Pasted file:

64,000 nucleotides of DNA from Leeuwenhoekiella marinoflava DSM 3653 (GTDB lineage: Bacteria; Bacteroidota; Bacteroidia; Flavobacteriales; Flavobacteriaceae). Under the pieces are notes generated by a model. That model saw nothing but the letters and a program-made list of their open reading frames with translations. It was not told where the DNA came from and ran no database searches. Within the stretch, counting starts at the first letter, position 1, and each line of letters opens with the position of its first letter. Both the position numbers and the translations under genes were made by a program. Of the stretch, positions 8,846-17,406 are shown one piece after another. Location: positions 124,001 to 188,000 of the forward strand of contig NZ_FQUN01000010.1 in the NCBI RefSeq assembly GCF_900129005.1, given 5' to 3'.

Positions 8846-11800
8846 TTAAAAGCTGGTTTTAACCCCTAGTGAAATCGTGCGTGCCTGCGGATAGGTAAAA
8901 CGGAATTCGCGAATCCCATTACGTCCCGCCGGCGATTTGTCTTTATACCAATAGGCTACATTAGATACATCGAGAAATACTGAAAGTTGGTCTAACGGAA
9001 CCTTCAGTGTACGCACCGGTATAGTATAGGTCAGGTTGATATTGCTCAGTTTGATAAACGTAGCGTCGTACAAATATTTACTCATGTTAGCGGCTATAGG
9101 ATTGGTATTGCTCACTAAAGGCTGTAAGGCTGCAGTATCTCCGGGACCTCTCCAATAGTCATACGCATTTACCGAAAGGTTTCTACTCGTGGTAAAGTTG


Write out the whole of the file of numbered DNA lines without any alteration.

64,000 nucleotides of DNA from Leeuwenhoekiella marinoflava DSM 3653 (GTDB lineage: Bacteria; Bacteroidota; Bacteroidia; Flavobacteriales; Flavobacteriaceae). Under the pieces are notes generated by a model. That model saw nothing but the letters and a program-made list of their open reading frames with translations. It was not told where the DNA came from and ran no database searches. Within the stretch, counting starts at the first letter, position 1, and each line of letters opens with the position of its first letter. Both the position numbers and the translations under genes were made by a program. Of the stretch, positions 8,846-17,406 are shown one piece after another. Location: positions 124,001 to 188,000 of the forward strand of contig NZ_FQUN01000010.1 in the NCBI RefSeq assembly GCF_900129005.1, given 5' to 3'.

Positions 8846-11800
8846 TTAAAAGCTGGTTTTAACCCCTAGTGAAATCGTGCGTGCCTGCGGATAGGTAAAA
8901 CGGAATTCGCGAATCCCATTACGTCCCGCCGGCGATTTGTCTTTATACCAATAGGCTACATTAGATACATCGAGAAATACTGAAAGTTGGTCTAACGGAA
9001 CCTTCAGTGTACGCACCGGTATAGTATAGGTCAGGTTGATATTGCTCAGTTTGATAAACGTAGCGTCGTACAAATATTTACTCATGTTAGCGGCTATAGG
9101 ATTGGTATTGCTCACTAAAGGCTGTAAGGCTGCAGTATCTCCGGGACCTCTCCAATAGTCATACGCATTTACCGAAAGGTTTCTACTCGTGGTAAAGTTG